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I originally learnt 引っ越す to mean "to move house", but my textbook recently told me "移る" was also "to move house".
Flaw also mentioned that 引っ越しする meant that too in chat, but that just looks like stem+する of 引っ越す, aka kind of politer.

What are the differences between these words? What are some situations when they are used over one another?

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There is also 移住する. –  Earthliŋ Jun 27 '13 at 0:46
    
And also 転居 . –  istrasci Jun 27 '13 at 15:01
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2 Answers

up vote 2 down vote accepted

移る is general movement from one area to another and is not limited to housing situations. It can be for houses, but you can use it in a variety of other ways. This is shown in the following definition and examples:

移る

(1)人や物が、ある所から別の所へ動く。移動する。移転する。
「本船からボートに―・る」「大阪から京都へ―・る」「住まいを―・る」

Notice the connection to 移動 (physical movement) as well as to 移転 (which means something closer to "moving" in the housing sense).

As for 引っ越す and 引越しする, they are the same thing. I'm even having a hard time googling it because google treats them as exactly the same word. I assume they are 100% interchangeable, and they deal exclusively with "moving" as you describe it. I suppose I would agree that in polite speech you are more likely to hear 引越しする rather than 引っ越す, however I don't necessarily think that 引っ越す would be seen as impolite. I could be wrong but I feel it's more just a matter of convention there.

Edit: I asked around a little bit and got this comment from a native regarding the difference;

状況で変わったリしない
まったくおなじにつかえる
引っ越されたも十分丁寧にかんじる
引っ越しされたと同じだと思う
ただ、自分のことを話す場合は
引越しました。よりは
引越しをいたしましたが丁寧
でも引越しましたも失礼じゃないし普通に敬語だとおもう

So basically this person agrees that they are basically the same, that it might be more common in polite speech to use 引越しする but that 引っ越す is not impolite. However when speaking about yourself using a humble 引越しを致します is more polite, but at that point it's ambiguous as to whether it's using noun 引越し+いたす or the humble form with 引っ越す.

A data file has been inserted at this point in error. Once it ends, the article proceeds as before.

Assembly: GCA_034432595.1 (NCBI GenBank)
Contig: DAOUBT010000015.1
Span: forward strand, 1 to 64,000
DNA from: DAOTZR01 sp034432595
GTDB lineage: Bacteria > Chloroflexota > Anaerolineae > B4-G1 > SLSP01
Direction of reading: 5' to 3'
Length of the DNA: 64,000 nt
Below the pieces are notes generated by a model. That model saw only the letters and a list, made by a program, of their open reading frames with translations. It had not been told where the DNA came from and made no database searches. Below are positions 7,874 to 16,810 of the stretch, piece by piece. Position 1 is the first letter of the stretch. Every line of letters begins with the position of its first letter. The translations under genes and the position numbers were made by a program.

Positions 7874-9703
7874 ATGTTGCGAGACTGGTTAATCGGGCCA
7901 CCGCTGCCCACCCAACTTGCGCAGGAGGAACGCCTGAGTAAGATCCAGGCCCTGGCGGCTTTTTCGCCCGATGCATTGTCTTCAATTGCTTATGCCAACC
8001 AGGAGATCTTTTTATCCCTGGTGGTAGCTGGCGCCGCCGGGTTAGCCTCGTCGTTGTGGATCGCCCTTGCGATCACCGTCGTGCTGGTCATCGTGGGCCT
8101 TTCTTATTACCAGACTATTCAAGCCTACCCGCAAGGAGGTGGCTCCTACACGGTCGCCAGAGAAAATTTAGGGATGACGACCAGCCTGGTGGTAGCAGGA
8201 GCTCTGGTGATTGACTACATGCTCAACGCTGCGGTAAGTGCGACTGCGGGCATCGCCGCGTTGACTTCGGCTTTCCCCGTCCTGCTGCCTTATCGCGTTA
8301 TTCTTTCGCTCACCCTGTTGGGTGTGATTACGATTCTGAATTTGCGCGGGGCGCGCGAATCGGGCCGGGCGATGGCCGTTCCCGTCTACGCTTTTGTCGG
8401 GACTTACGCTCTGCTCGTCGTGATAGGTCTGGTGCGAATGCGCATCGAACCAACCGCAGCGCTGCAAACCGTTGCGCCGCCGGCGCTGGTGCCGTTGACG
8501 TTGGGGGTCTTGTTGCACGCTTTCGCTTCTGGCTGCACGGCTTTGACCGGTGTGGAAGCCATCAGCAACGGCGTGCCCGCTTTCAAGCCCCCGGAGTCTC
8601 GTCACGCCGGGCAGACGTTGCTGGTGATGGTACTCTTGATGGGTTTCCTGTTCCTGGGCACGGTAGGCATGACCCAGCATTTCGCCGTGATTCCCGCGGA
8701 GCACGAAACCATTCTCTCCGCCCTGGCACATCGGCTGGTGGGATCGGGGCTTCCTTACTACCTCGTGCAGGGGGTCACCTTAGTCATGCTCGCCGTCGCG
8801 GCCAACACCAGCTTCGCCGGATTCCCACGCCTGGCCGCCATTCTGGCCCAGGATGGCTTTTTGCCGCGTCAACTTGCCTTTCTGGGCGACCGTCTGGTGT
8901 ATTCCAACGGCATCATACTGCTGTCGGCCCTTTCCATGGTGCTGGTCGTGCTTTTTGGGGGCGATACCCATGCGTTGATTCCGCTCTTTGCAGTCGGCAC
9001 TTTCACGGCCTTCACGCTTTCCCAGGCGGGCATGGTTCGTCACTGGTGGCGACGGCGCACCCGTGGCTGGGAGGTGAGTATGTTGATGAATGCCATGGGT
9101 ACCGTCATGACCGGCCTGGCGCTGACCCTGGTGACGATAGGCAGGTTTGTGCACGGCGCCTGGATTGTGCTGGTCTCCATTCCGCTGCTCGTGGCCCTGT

And to touch on @Earthling's comment, I associate 移住 more with migration than I do with moving houses, as in the word 移住民. There's much more of a sense of uprooting yourself and going somewhere far and new as opposed to moving across town.

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I just mentioned 移住, because 移住 is for example used for people moving from "mainland" Japan to Okinawa, which in English would probably still qualify as "moving" rather than emigration. Regarding 引っ越す and 引越しする, I hear 引越し often in the polite form 引越しされたんですか, which seems to be favoured over 引っ越されたんですか. –  Earthliŋ Jun 27 '13 at 3:04
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Not sure if this warrants a separate answer or not, but as @ssb said, 移る is a general word for "move". However, it carries additional metaphorical meanings of "moving", such as "changing"/"shifting"/"turning".

  • 話題は政治に移った → The topic of conversation moved/turned to politics
  • 次の項目に移ろう → Let's go/move on to the next item
  • 子供の関心はすぐに移る → Children's interests shift/change quickly

These meanings could not be replaced by either 引っ越す or 引っ越しする.

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